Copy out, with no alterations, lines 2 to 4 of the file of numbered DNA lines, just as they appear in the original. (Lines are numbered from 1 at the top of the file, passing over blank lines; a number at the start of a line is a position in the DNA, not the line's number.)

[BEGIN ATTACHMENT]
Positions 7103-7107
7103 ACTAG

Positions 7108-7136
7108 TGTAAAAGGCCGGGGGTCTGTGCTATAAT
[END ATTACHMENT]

7103 ACTAG

Positions 7108-7136
7108 TGTAAAAGGCCGGGGGTCTGTGCTATAAT